The period of development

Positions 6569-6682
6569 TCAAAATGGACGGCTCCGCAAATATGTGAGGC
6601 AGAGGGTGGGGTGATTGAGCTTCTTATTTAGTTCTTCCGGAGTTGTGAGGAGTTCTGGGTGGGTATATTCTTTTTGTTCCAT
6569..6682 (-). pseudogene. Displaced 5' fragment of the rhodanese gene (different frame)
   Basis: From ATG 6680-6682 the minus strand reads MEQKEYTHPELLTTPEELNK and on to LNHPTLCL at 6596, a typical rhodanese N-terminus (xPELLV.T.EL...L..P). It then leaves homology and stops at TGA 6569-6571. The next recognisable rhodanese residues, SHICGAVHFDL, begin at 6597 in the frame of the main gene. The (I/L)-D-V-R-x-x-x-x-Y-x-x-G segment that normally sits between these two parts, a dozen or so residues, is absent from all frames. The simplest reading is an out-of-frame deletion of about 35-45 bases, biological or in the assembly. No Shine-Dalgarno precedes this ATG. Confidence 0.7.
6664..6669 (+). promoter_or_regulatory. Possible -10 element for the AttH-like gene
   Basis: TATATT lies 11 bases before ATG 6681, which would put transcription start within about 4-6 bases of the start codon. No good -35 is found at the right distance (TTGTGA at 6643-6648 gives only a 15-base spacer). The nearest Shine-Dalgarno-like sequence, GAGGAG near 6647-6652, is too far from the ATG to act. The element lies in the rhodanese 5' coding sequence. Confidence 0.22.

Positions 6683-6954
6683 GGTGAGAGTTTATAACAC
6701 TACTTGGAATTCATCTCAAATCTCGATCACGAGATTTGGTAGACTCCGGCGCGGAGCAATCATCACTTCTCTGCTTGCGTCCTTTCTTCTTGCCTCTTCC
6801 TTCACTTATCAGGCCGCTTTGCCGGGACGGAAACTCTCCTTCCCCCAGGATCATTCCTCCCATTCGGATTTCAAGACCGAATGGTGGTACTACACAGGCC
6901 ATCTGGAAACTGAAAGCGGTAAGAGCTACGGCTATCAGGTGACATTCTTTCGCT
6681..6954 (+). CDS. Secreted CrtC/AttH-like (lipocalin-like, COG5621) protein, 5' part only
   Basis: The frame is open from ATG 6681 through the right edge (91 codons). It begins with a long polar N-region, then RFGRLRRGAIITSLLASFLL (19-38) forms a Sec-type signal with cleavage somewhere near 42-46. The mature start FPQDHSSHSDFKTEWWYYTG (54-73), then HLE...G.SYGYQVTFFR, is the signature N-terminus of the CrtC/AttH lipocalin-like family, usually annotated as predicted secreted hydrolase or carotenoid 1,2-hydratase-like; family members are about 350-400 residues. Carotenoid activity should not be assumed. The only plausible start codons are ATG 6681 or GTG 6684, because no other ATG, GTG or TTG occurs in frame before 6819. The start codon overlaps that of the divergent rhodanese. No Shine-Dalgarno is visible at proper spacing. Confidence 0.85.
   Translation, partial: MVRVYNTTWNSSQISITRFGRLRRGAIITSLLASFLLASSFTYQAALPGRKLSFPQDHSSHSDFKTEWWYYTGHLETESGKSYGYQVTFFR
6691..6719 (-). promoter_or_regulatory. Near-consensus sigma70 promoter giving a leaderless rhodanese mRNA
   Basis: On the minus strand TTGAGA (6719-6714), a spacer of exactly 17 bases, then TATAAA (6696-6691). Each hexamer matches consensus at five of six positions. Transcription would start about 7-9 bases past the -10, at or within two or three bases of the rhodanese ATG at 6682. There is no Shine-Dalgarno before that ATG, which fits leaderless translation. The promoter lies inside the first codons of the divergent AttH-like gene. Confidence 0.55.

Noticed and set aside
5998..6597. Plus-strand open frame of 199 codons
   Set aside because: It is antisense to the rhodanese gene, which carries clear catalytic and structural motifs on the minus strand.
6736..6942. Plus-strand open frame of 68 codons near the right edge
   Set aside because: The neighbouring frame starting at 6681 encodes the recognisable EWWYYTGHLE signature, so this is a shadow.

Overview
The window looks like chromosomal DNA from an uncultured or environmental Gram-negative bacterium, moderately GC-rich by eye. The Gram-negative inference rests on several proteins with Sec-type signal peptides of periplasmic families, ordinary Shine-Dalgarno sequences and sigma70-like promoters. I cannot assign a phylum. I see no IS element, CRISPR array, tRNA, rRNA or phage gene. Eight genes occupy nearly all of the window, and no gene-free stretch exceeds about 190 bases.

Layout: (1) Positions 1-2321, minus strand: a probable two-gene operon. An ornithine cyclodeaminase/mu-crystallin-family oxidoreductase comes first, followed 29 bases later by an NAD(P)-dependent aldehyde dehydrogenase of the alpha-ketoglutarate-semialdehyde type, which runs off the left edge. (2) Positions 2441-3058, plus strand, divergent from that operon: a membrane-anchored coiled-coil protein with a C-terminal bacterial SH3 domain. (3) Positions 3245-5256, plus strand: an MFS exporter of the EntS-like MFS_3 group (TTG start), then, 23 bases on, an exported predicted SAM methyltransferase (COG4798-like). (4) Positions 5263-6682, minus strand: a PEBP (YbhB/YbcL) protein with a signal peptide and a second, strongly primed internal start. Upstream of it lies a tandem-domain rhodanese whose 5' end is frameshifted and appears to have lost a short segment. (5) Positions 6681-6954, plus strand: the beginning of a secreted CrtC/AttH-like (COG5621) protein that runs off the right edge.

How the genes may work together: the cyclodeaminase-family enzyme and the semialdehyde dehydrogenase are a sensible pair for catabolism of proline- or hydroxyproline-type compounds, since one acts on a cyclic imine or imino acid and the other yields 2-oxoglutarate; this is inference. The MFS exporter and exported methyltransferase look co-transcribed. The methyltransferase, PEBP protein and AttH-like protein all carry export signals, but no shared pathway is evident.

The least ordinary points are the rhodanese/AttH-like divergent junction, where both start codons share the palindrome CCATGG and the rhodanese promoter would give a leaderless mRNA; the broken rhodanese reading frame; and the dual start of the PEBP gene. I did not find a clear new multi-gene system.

While the career of Akutagawa was at its height, other events were already taking place in the Japanese literary scene to prepare the way to a more favourable climate for the encouragement of imaginative writing. One important development was the establishment of the magazine Shinseinen (New Youth), which was eventually to provide a vehicle for the publication of science-fiction-type stories. It first appeared in 1920, and was to remain on the scene until 1950. It rapidly became established as the Mecca of tantei shosetsu (detective fiction) which the editor Koga Saburo divided into two kinds: honkaku (regular) and henkaku (irregular). He designated as honkaku any story which concentrated on theoretical riddle-solving; anything else he called henkaku. Science fiction was included under the henkaku classification, and thus went through those formative years under the title of 'irregular detective fiction'.